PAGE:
Poster or Presentation Title

Perceptions of Females Based on Level of Sexualization

Access Type

Campus Access Only

Presentation Type

Poster Presentation

Start Date

April 2017

End Date

April 2017

Department

Psychology

Abstract

Research has shown that in the Western world a woman’s worth is often based on her appearance (Heflick, Goldenberg, Cooper, & Puvia, 2010). This is the basis for the objectification theory, which states that emphasis is placed on females’ sexualized body parts rather than internal qualities (Gurung & Chrouser, 2007). Objectification often dehumanizes females, making them appear to be less capable, less competent, and less intelligent. One of the biggest problems with objectification is that it often adversely affects the development of young girls.

The present study attempts to uncover perceptions of females’ abilities based on level of sexualizaiton. This study also explores objectification in terms of differences in race (Caucasian v. African American females). Participants were randomly assigned to complete one of four surveys; participants either viewed a picture of a non-sexualized Caucasian female, sexualized Caucasian female, a non-sexualized African American female, or a sexualized African American female. After viewing the picture, participants rated the target’s abilities (intelligence, capability, and competence). Next, participants completed a self-objectification scale, which included items about physical features such as weight and beauty. It is hypothesized that all sexualized female targets will be rated less intelligent, less capable, and less competent. It is also hypothesized that the African-American sexualized target will be rated lowest in intelligence, capability, and competence. Finally, it is hypothesized that there will be a positive correlation between self-objectification tendencies and objectification tendencies of others.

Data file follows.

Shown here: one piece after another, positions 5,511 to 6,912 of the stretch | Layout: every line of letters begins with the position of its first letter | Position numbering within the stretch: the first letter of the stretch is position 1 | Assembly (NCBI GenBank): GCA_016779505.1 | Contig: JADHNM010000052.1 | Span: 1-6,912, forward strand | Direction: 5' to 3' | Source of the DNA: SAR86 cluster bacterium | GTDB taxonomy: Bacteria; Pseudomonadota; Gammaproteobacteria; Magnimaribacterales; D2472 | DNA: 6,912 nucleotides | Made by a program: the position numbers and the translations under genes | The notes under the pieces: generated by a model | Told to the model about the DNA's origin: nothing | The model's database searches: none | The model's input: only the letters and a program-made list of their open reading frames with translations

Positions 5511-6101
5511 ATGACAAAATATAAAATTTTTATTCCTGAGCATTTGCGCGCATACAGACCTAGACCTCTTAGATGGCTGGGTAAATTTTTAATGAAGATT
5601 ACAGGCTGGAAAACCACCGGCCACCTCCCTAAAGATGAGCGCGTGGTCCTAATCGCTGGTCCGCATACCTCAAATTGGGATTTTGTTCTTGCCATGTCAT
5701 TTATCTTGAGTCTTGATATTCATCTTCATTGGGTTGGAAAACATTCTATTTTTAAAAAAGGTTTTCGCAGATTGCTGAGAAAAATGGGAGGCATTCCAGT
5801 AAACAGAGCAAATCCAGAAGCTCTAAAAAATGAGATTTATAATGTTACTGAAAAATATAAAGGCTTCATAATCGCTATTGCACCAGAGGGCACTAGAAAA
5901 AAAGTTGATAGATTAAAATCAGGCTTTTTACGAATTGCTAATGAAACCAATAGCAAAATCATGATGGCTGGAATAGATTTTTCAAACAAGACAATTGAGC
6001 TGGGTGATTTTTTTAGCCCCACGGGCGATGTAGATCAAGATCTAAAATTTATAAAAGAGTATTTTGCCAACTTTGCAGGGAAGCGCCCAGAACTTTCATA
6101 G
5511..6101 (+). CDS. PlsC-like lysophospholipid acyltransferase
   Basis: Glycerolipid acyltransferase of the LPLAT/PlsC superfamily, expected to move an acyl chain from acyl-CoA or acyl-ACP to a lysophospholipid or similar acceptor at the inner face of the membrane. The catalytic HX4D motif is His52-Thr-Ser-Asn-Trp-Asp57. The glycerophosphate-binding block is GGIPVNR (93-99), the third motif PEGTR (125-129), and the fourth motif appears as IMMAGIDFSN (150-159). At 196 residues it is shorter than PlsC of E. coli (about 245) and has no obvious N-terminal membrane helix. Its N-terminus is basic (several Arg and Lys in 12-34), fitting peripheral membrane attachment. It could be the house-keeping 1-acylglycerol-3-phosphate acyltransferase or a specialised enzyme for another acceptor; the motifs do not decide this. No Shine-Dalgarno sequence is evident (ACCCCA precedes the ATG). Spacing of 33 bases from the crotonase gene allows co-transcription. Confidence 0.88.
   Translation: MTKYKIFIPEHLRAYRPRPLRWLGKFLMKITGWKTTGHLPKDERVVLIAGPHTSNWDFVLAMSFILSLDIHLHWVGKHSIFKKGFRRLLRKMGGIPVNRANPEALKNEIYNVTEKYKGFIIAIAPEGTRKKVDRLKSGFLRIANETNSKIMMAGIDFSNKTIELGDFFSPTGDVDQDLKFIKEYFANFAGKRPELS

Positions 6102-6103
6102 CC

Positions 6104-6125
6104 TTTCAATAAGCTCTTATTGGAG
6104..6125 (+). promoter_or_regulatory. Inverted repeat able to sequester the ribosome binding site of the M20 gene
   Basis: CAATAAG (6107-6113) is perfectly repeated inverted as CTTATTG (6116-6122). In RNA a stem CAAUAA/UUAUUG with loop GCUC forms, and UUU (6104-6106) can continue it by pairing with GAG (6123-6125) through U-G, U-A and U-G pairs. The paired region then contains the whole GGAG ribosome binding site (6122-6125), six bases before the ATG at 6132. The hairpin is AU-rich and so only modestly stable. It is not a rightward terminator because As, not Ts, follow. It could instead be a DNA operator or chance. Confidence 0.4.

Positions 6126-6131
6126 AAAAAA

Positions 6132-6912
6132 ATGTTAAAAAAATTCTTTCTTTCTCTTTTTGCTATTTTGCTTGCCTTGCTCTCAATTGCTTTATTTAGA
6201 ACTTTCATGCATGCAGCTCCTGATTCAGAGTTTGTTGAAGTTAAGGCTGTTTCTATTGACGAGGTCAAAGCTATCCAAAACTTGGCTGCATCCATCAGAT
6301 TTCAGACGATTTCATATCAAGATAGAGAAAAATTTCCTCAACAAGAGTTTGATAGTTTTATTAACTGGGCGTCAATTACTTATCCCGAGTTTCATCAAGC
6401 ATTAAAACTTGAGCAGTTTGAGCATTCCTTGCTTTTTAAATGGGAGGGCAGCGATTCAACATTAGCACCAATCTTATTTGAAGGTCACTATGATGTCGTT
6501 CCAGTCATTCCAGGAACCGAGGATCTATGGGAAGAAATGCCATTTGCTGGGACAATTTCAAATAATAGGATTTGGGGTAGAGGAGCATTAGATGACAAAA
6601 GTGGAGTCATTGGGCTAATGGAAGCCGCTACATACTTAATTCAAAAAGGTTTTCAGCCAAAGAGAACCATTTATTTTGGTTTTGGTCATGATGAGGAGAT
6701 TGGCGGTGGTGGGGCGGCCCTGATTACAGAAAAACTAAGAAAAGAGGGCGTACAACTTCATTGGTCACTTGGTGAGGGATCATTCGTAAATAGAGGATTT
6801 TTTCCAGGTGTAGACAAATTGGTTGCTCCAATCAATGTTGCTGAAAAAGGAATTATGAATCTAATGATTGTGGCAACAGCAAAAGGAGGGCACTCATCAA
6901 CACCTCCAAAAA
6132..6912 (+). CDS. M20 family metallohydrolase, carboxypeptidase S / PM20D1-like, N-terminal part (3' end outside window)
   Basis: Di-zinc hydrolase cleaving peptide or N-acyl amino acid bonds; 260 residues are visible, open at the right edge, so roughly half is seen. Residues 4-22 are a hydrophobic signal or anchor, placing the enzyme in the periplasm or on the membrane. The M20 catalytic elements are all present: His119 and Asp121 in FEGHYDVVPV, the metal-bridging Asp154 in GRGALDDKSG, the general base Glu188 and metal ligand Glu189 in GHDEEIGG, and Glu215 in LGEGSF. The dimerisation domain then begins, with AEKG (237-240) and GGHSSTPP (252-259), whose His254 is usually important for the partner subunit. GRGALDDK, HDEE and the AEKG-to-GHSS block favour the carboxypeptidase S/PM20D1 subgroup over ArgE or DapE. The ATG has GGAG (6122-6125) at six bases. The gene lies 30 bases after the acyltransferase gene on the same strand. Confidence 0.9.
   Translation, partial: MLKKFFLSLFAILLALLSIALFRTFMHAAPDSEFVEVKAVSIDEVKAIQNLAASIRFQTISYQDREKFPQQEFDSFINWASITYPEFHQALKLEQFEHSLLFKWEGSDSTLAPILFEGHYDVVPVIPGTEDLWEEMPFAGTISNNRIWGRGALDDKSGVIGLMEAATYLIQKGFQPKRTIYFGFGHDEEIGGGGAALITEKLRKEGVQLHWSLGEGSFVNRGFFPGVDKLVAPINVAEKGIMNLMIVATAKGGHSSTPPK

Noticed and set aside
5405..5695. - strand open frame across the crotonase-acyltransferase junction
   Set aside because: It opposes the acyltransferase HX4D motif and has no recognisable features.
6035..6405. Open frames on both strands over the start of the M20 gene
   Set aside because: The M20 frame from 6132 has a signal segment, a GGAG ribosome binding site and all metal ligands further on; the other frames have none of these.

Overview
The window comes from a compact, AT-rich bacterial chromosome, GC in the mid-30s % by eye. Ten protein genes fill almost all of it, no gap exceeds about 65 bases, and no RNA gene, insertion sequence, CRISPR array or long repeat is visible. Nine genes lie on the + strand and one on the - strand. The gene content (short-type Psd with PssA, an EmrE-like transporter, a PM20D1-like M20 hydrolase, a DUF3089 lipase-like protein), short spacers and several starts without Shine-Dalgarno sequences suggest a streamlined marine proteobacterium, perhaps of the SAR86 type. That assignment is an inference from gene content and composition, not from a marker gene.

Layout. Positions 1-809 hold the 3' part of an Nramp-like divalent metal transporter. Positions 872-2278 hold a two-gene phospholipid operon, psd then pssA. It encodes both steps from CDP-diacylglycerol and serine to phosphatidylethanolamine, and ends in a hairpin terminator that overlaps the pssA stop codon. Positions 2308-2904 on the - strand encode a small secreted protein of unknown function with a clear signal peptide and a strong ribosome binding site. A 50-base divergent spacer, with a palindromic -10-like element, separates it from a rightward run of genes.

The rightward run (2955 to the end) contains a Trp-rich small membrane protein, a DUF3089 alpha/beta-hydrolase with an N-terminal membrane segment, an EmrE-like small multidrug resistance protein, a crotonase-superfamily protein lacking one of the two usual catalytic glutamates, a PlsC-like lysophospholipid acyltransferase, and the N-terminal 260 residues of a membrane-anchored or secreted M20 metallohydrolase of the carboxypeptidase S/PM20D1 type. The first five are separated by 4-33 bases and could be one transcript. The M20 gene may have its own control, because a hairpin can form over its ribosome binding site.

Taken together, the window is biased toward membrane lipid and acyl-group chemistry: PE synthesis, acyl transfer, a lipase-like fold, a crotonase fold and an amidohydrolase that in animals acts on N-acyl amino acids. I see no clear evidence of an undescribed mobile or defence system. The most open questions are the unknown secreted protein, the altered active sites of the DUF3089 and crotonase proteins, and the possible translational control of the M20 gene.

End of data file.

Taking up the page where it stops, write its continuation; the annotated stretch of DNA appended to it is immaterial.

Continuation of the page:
Faculty Mentor

Dr. Keith Corodimas

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Perceptions of Females Based on Level of Sexualization

Research has shown that in the Western world a woman’s worth is often based on her appearance (Heflick, Goldenberg, Cooper, & Puvia, 2010). This is the basis for the objectification theory, which states that emphasis is placed on females’ sexualized body parts rather than internal qualities (Gurung & Chrouser, 2007). Objectification often dehumanizes females, making them appear to be less capable, less competent, and less intelligent. One of the biggest problems with objectification is that it often adversely affects the development of young girls.

The present study attempts to uncover perceptions of females’ abilities based on level of sexualizaiton. This study also explores objectification in terms of differences in race (Caucasian v. African American females). Participants were randomly assigned to complete one of four surveys; participants either viewed a picture of a non-sexualized Caucasian female, sexualized Caucasian female, a non-sexualized African American female, or a sexualized African American female. After viewing the picture, participants rated the target’s abilities (intelligence, capability, and competence). Next, participants completed a self-objectification scale, which included items about physical features such as weight and beauty. It is hypothesized that all sexualized female targets will be rated less intelligent, less capable, and less competent. It is also hypothesized that the African-American sexualized target will be rated lowest in intelligence, capability, and competence. Finally, it is hypothesized that there will be a positive correlation between self-objectification tendencies and objectification tendencies of others.